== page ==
Last revision July 21, 2004
Computers attached to the Earth Sciences network are connected to every single other computer on the Internet. Because they are interconnected, there is the risk that a hacker could connect to your computer and do potentially damaging things or steal sensitive data. That risk exists if any part of your computer is listening for and accepting outside connections. Remote logins, file sharing, web hosting, and FTP serving, among others, all involve listening for connections from the outside.
This risk is reduced by running a "firewall" - a special computer or network router that filters incoming traffic. The School of Earth Sciences network firewall is configured to block incoming traffic to vulnerable services on normal workstations. However, if a hacker is able to penetrate one computer on the network, he can then launch attacks from inside our network and bypass the firewall. This is a particular problem with laptops that connect to multiple networks, many of which are less secure than ours.
Hackers can potentially break into your system in several ways.
The first way a hacker can gain access to your computer is by somehow obtaining your password. If you have a very easy to guess password that uses common English or foreign words, you are at risk. Hackers have programs that can sequentially try to connect to services using many possible passwords. Those programs try to guess passwords using various permutations of common English and foreign language words. Or, a hacker may be able to intercept your password when you login to an insecure network service such as "telnet" or "ftp".
The second way hackers get in is by exploiting security holes, or bugs, in the software that provides the network service. Hackers generally search for these bugs by "scanning" the network. That is, using a computer of their own, or more likely, a computer belonging to someone else that they have taken control of, the hacker's program will attempt to connect to every possible IP address within a given range (for example, all addresses on the Stanford campus). The connection attempts will be carefully crafted to determine if this computer has a known bug. If so, the scanning software notifies the hacker, who can then exploit that bug to take control of the computer.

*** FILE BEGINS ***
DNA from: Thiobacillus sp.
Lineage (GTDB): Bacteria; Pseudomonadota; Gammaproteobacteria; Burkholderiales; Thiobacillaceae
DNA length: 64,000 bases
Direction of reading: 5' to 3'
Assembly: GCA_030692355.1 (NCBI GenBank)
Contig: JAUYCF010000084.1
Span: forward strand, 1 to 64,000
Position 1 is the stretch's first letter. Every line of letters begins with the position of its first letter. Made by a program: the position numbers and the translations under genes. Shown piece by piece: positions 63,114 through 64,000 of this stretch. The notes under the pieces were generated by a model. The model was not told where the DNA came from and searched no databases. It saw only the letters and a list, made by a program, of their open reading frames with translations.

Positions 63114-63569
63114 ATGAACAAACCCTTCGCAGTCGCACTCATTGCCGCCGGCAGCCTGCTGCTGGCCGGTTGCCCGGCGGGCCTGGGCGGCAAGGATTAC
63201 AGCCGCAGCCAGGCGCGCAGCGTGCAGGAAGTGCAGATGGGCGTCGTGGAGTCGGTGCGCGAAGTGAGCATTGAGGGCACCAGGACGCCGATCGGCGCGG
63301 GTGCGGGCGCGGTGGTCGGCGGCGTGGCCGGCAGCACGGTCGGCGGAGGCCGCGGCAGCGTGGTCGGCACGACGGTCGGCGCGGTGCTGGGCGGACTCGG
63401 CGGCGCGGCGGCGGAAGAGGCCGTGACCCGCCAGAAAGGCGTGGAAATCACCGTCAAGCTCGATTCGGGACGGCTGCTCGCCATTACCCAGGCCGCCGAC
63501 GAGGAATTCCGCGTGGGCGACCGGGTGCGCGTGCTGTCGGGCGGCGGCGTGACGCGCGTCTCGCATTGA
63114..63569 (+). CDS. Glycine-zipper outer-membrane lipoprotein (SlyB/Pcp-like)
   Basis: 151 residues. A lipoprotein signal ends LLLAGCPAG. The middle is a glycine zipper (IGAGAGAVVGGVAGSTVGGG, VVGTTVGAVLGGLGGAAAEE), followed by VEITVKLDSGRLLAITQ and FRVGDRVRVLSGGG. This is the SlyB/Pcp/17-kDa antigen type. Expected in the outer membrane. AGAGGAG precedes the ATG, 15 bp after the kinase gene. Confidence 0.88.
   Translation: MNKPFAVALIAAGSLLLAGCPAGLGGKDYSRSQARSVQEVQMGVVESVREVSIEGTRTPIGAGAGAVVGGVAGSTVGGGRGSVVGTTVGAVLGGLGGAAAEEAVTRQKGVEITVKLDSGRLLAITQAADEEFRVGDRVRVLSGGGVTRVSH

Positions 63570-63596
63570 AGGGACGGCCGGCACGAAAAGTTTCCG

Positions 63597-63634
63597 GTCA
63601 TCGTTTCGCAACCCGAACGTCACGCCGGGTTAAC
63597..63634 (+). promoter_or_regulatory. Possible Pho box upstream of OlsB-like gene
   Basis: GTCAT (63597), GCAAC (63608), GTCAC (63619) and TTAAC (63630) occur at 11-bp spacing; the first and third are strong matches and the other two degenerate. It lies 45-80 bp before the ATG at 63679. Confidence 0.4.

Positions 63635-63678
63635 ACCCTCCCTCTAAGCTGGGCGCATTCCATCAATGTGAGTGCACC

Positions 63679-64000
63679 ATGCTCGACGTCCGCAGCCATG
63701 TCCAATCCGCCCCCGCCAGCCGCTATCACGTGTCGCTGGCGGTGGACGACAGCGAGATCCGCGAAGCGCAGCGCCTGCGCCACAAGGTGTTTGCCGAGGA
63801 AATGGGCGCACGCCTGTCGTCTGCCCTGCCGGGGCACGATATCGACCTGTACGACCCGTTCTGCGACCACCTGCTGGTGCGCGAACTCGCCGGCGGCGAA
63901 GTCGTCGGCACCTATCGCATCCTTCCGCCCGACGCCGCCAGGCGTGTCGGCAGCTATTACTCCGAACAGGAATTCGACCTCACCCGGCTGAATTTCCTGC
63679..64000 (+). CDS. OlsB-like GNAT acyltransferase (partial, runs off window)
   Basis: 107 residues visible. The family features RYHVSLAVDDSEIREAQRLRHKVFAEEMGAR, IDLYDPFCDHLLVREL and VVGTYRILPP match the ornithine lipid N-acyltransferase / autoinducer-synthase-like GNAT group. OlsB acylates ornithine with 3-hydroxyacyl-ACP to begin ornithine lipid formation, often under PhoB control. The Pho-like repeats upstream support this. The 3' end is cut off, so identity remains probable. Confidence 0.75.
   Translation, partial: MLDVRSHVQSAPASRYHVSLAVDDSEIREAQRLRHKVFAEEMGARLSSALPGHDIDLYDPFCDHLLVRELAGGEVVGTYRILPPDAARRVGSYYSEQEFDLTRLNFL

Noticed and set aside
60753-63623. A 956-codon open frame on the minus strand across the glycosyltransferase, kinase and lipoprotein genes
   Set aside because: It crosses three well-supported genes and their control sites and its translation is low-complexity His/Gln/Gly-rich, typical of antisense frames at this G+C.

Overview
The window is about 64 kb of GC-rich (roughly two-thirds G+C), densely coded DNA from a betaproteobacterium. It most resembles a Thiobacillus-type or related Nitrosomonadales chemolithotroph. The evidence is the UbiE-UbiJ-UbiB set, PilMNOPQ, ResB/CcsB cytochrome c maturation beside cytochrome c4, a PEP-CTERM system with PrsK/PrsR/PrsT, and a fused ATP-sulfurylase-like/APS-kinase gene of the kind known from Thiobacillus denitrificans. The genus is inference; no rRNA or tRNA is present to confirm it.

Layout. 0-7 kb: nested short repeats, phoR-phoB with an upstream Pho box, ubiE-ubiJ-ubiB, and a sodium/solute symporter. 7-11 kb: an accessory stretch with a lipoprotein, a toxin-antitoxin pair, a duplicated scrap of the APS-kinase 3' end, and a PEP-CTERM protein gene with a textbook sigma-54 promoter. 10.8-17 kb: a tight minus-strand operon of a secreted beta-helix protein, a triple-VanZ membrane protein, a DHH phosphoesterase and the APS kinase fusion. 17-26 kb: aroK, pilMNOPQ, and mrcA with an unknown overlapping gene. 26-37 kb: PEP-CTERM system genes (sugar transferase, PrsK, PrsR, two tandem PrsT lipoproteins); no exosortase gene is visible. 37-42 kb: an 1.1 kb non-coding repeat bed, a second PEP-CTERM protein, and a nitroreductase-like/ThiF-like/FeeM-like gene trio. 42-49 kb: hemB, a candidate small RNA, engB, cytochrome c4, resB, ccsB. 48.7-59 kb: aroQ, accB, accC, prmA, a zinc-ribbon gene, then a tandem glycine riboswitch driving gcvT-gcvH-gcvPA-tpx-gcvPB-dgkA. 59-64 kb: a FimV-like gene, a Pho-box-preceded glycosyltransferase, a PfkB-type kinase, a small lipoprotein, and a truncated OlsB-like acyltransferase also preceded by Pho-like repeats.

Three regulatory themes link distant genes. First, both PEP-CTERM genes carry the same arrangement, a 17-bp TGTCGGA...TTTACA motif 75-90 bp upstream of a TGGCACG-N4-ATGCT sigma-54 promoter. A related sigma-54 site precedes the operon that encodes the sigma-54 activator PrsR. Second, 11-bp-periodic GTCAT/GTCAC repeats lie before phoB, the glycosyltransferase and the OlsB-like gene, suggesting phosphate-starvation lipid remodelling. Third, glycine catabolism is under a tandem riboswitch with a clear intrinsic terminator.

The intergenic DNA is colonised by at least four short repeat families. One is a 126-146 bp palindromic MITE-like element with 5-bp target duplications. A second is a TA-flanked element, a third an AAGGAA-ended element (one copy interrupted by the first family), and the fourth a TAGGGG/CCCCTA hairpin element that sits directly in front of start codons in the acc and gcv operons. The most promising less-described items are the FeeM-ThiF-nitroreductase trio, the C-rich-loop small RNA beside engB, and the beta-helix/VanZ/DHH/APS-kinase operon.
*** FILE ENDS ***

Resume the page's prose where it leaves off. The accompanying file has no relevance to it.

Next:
On average, a new hacker scan of the Stanford network starts every few minutes! If you put your computer on the network with open accounts or other well-known security bugs, it will be compromised by a hacker within an hour.
Many software companies try to combat this problem by regularly releasing updates to their software whenever a security hole is found.
Eavesdropping is another security risk posed to networks. Because of the way some networks are built, anything that gets sent out is broadcast to everyone. Under normal circumstances, only the computer that the data was meant for will process that information. However, hackers can set up programs on their computers called "sniffers" that capture all data being broadcast over the network. By carefully examining the data, hackers can often reconstruct real data that was never meant for them. Some of the most damaging things that get sniffed include passwords and credit card information.
The School of Earth Sciences wired network is constructed as a fully switched network. This means that data packets exchanged by two computers are not broadcast to any other computers on the network. This limits the ability to "eavesdrop" on network traffic within the School. But connections into our computers from home or other institutions may be vulnerable to eavesdropping.